Category: mike-williams

Taming the Wolf – Domesticating the Dog

Little wolfThe first evidence for domesticated dogs has just got earlier with the recent dating of a dogs skull and teeth from Kesslerloch Cave in Switzerland. That puts the transition from wolf to dog to over 14,000 years ago. Previously, the earliest date was from a single jawbone that was found in a human grave at Oberkassel, in Germany, dating to about 13,000 years-ago. (There are earlier dates claimed for the first definite identification of dogs but these are usually discounted by experts).

The finds from Switzerland were uncovered in 1873 but it was only last year that archaeologists at Tubingen University in Germany recognised that the remains came from a dog rather than a wolf. The dating carried out on a tooth has revealed the animal died between 14,000 and 14,600 BP (before present).

These early dates are curious, as hunting strategies at that time would not necessarily require the assistance of dogs. Studies from northern France show that hunting was ambush based with animals speared as they passed through natural bottlenecks in the landscape, such as the Ahrensburg Valley. Here, the use of a spear-thrower increased the effectiveness of the weapon and the migrating reindeer died in great numbers. Interestingly, some people engraved their spear-throwers with scenes of the hunt but none shows the appearance of dogs. Indeed, in such a massacre, it is difficult to see how dogs would fit in at all and, yet, the remains from Switzerland suggest that they existed by this time.

It is likely that animals that chose to live with humans bred with other animals that adopted a similar lifestyle, replicating the traits that made the animal tolerant of humans. Slowly, the camp-wolves became the camp-dogs. In effect, the dog domesticated itself.

Stalking, the hunting method where a dog might have proved invaluable, came later. The warming climate at the end of the Ice Age caused large game animals to either die-out or move north and it was red deer and wild boar that took advantage of the advancing tree cover to expand their range. The people of the time changed their hunting strategy accordingly and the bow and arrow now became the weapon of choice. Dogs would have proved invaluable for stalking, flushing, and tracking dying animals. This is the time that we might expect people to have actively sought to domesticate the dog but, from the evidence at Switzerland, it had already happened, presumably without any human intervention. The change from wolf to dog requires a different explanation.

It is likely that wolves had always been aware of humans in the landscape. Scavenging human kill sites would have been a sure way of obtaining food and it is likely that this became the main survival strategy for a few packs. Over time, they may have ventured closer to human camps and even started to forage leftovers or eat any excrement that lay nearby. The people at the camp may have welcomed this cleaning service and tolerated the presence of the wolves. They may have even kept other, more dangerous predators at a safe distance.

Over time, it is likely that animals that chose to live with humans bred with other animals that adopted a similar lifestyle, replicating the traits that made the animal tolerant of humans. Slowly, the camp-wolves became the camp-dogs. In effect, the dog domesticated itself.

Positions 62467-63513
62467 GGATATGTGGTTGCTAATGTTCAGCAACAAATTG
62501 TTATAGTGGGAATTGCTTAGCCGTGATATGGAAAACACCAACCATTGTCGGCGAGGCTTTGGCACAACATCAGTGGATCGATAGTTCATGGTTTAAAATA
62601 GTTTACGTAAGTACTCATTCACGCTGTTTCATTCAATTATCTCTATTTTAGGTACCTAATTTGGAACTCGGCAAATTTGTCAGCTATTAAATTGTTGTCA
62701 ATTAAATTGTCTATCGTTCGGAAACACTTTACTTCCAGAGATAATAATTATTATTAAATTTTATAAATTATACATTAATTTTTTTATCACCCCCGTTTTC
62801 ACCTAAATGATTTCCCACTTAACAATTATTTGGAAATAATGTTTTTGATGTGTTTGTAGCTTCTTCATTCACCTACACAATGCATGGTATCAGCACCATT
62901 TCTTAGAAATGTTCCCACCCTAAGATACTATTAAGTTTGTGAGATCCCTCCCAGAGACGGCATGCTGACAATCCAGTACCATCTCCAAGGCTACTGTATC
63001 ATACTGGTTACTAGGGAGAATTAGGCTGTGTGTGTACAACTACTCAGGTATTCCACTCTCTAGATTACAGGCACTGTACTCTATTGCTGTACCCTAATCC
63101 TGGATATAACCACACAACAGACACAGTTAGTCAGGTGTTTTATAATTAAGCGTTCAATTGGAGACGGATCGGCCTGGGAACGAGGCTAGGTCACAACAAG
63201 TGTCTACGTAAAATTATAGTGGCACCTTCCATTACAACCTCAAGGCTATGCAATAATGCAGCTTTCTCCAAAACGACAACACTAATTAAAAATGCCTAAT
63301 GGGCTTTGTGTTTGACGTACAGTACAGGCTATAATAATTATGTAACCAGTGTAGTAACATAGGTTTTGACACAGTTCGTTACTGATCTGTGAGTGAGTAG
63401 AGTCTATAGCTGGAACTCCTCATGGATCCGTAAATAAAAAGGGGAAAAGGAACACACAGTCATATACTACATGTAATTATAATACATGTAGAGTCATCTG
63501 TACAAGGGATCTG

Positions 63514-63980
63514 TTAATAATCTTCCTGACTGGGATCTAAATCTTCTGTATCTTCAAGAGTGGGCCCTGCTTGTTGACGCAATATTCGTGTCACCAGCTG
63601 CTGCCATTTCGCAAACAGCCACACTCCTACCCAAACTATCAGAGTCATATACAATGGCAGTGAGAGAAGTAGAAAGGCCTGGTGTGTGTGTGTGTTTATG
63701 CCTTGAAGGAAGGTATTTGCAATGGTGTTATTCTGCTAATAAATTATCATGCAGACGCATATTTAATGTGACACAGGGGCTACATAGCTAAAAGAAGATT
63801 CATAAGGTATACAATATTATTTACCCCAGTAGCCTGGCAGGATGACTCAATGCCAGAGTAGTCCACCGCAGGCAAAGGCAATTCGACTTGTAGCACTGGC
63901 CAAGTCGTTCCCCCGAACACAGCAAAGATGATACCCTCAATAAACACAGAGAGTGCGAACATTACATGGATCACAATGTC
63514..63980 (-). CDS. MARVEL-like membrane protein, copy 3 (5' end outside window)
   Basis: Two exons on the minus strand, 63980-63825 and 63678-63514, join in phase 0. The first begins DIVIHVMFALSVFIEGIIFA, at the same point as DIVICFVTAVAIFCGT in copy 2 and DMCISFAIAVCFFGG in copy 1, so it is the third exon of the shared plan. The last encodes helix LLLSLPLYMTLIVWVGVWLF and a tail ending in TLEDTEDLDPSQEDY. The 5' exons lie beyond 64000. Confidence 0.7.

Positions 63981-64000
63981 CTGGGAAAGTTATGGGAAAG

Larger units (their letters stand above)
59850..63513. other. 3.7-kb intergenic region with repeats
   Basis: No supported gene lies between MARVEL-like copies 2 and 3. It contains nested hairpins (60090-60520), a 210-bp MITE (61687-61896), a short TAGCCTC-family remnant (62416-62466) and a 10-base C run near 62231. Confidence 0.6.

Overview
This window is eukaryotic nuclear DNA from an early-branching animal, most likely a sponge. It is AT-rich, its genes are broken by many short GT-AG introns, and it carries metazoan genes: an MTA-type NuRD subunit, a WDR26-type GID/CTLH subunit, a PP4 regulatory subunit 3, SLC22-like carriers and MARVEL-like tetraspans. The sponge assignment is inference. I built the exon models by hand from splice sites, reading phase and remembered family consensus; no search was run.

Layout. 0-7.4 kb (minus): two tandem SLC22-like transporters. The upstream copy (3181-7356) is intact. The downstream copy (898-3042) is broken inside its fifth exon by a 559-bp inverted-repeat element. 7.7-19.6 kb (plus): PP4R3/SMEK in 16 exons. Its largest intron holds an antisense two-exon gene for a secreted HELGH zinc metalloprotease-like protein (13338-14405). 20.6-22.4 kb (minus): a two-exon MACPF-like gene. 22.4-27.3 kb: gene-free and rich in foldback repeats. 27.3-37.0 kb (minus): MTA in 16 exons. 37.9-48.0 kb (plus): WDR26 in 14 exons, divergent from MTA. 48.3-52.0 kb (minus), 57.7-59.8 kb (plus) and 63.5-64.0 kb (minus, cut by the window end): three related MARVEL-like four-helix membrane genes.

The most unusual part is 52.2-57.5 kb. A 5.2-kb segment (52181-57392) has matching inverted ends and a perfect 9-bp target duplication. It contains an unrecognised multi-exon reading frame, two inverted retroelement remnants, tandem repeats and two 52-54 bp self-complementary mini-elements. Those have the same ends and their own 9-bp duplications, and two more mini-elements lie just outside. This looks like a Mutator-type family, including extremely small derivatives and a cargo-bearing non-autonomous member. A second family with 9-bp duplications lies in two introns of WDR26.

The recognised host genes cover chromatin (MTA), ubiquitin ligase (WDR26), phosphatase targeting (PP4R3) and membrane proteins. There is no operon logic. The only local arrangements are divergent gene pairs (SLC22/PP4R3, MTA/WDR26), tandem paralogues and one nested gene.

It is likely that the dogs did not remain in packs for long but divided themselves between the family groups of the hunters. Evidence from modern hunter-gather villages where semi-tame dogs roam, shows that these animals do not necessarily form packs but tend to organise themselves into groups of no more than three, which then adopt a particular dwelling (and its occupants) as their own. In the past, perhaps this was the reason that people began to interact with dogs on an individual basis and the first relationships, with which we are now so familiar, began.

A burial from Israel dating to around 11,000 BP contained an elderly woman with her hand resting on the flank of a puppy. This may be the first sign of the affection we still hold for dogs but it was not until much later, during the Mesolithic, that the esteem in which people held them becomes apparent.

In the earliest cemetery at Skateholm in southern Sweden, dating to around 5,000 BC, dogs were sometimes buried in the same graves as people. These were likely animals that were sacrificed to accompany their masters into the afterlife. Clearly, the dog was considered indispensable by some.

Hunting Dog

Other dogs were afforded their own grave and people gave them items such as tools and weapons that would usually be the preserve of a hunter. But then, perhaps this is exactly what these dogs were considered to be: hunters and, accordingly, they were buried as such.

At this time, grave wealth usually accumulated to the young and fit, likely reflecting their ability to provide food for the others. The dogs were no different: they provided food from the hunt and they were honoured in the same way. Moreover, this was a time before any other animal had been domesticated and the cognitive boundary between humans and animals was still fluid enough to be breached: sometimes human into animal and, on this occasion, animal into human. It was a very different way of seeing the world and is almost diametrically opposed to everything we think about animals.

It was not to last. Perhaps familiarity bred contempt, but in a later cemetery at Skateholm (and possibly dating to only a few hundred years after the first cemetery), dogs were afforded a separate area for their burials, before being excluded altogether. Dogs had moved from being equal to humans in the hunt to being subservient to their masters. Perhaps, as their usefulness increased, their worth actually diminished. We still retain something of this contradiction in our own relationship with dogs. They can be our closest companions but are also the source of our cruellest insults. A bitch can be both our best friend or our worst enemy.

There is even evidence that the minds of dogs have evolved since they have been interacting with humans. Observing and identifying the attention state of others was thought to be the sole preserve of humans and yet it appears to be something dogs can also accomplish. Anyone who has had their dog watch their every move when they walk towards the dog lead will know how this appears.

Our relationship with dogs has come a long way since the first wolves started to follow the camps of our Palaeolithic forebears. We may never know for sure what made these wild animals befriend us and change to become an altogether different species but I am sure that I am not alone in being extremely grateful that they did.